My Biggest Backcountry Mistake: Tie Down Your Tent

Sierra Trading Post is hosting a chat on outdoor backcountry mistakes (Thursday @ 6 PM EST/3 PM PST) and as my contribution, I’m telling the story about how I nearly lost my tent in a brutal windstorm at Vantage, Washington in March of 2013.

The Frenchman's Coulee Basin of Vantage, Washington
The Frenchman’s Coulee Basin of Vantage, Washington

We knew the weather was up when we arrived in the dark. There were already several gusts of wind as we were pitching my Kelty tent, but we didn’t think too much of it. We managed to stake the main body into the soft red clay soil of the canyon country basin, wind filtering through the basalt columns made everything impossible to set down without holding on with two feet. The rain fly was becoming almost kite-like as we tried desperately to latch it to the overlapping poles. As we settled all our gear inside the cabin: backpacks, pads, sleeping bags, we could already feel the nylon bottom starting to lift up from under our backs. As we settled in for the night ready to get up and climb in the morning.

We didn’t realize what a miserable night we were in for.

I awoke at 3 AM, tucked in my sleeping bag on the far left side of the tent, the gusts still coming strong, the fabric pushing against my face. The tent poles were rattling hard, shaking and creaking as the tent floor billowed up from under my head. I looked over at my two climbing partners, fast asleep on their side, seemingly undisturbed by all the chaos on my side. I rearranged my backpack to try and keep the tent down but I could still feel the lifting as if the tent was about to roll across the basin.

I tried to pull the sleeping bag over my head, thinking that if I just cocooned myself inside that it would all go away, and we would wake up to a serene and peaceful morning. As I nodded in and out of short bursts of sleep, the doorway of my Teton 4 was caving in, the mesh lining just inches away from my face. At this point I knew something was very wrong, and that with the wind already blowing strong when we had arrived, I hadn’t reinforced the stakes or tied the guide lines to keep our shelter locked to the ground.

My Kelty Teton 4 Tent
My Kelty Teton 4 Tent

Through the night, the gusts increased, the poles bent and creaked as if they were ready to break. It was around 5 AM I saw my tent-mates awake and we all knew that the stakes had pulled out and only our bodies and our bags were keeping us from being flung across the red rock basin. I could now see holes in the mesh lining of the main body and it was clear that the tent was getting shredded while we were still stuck inside.

And then the pole collapsed.

I’m not exactly sure how it happened, maybe it was the stress of the wind, maybe I had kicked it out of it’s brace but the pole right by my feet was now laying flat next to my head. The rain fly was partially collapsed as well so I could see the dust being kicked up in the predawn hours but now I was surrounded by the loud flapping of the nylon walls pushed right up against my cheek. I looked over to my two other companions, both on hands and knees trying to keep it down as we were hit by one gust after another. I worked my way out the front of the door and went to look at our situation. As I braced myself against the oncoming onslaught of wind, I inspected each of the four stakes and found that in the soft soil, only one of them had held.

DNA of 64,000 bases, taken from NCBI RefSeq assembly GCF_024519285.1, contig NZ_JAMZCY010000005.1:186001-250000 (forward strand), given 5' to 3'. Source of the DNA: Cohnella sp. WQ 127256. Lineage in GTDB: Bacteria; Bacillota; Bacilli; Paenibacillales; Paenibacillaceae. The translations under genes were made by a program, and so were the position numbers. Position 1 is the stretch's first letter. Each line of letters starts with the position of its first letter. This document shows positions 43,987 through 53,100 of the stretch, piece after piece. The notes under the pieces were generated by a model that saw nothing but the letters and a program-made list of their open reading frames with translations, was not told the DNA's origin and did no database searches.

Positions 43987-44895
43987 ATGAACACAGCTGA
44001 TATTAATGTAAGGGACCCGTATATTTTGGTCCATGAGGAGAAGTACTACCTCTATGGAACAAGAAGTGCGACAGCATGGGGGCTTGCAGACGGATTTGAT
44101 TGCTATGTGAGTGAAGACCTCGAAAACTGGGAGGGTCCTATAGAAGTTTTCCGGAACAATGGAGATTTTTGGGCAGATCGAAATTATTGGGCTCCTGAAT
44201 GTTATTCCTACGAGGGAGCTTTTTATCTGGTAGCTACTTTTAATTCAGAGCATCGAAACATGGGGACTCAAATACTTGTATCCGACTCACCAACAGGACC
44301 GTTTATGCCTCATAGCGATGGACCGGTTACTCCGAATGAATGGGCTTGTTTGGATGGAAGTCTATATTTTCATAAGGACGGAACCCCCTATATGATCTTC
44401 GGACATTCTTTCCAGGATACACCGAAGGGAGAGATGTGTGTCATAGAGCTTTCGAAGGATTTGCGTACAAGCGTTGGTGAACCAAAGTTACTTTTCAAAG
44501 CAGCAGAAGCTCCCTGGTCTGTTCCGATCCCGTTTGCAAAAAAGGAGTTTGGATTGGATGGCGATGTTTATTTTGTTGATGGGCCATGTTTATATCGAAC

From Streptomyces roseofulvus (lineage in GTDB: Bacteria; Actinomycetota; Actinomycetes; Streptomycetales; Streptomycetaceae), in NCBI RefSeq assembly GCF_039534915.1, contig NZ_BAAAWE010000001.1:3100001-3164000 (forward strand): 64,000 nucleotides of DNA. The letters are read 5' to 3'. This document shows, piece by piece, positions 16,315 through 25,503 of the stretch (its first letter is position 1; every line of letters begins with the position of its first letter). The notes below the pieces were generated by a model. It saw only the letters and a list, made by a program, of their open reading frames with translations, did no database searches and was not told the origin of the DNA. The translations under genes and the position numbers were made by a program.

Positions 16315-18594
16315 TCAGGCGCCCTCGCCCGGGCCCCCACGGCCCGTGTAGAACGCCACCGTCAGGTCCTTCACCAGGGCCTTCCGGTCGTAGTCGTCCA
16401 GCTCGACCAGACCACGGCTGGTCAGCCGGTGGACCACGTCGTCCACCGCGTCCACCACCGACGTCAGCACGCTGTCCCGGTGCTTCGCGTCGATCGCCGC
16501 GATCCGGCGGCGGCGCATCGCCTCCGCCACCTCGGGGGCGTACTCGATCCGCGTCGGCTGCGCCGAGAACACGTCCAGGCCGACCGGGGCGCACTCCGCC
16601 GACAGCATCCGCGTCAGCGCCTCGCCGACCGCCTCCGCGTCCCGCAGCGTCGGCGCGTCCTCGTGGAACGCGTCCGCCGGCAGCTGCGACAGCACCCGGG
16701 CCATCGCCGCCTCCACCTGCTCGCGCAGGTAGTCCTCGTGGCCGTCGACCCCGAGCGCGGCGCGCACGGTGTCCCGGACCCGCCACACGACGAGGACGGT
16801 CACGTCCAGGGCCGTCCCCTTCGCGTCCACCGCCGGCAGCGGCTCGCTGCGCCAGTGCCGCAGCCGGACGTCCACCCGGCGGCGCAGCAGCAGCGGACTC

There was no point in staying inside.

Fortunately we still had our car, a small Subaru that with gear could barely fit the three of us for a night but at least offered some semblance of shelter. We carefully orchestrated pulling our gear and sleeping bags out as the rain fly tried not to fly away. Stuffing the entire shelter ingloriously into the trunk, we huddled inside the small car as the wind continued to rock us back and forth until the morning.

The wind continued after sunrise and I had a good chance to look at the damage: Both tent poles were completely bent in an arc from all the stress they took, the mesh lining had developed major tears, and there were even holes in the nylon tent floor. So what could I have done differently?

  • Use bigger stakes – The stakes that had come with my tent were metal hooks that wouldn’t dig far into the ground. Using a deeper stake would have kept each line from tearing out of the soil.
  • Tie the guy lines – When we first arrived at the campsite, we knew there was already wind so we should have staked down the guy lines for extra support or at least held them down with more large stones.
  • Reinforce the interior – Placing large stones on the edges of the tent inside would have provided an extra anchor, especially considering the gusts of wind that were already there.

Although there were several forces that weren’t in our control, I felt that an experience like this better prepared me for setting up my tent in rough weather. It was both a harrowing night and a learning opportunity but it’s better set me up to expect the unexpected in the backcountry.

4 thoughts on “My Biggest Backcountry Mistake: Tie Down Your Tent

  1. Good call on the stones inside of the tent. I’ve never had that kind of problem with wind and a tent despite not staking the corners down at all sometimes (just relying on my gear to hold it down) but maybe I should reconsider always doing it.

    1. It’s a three season backpacking tent and ever since then I’ve fared against just as bad winds and it’s still held up. Yeah stones can work wonders. I just wasn’t thinking straight at that point.

  2. GAH. I hate windy campsites. Crazy that the wind completely wrecked your tent!! Was it salvagable at all?? I think stakes in soft clay-ish soil is so hard to secure in the first place – but definitely longer stakes could help!

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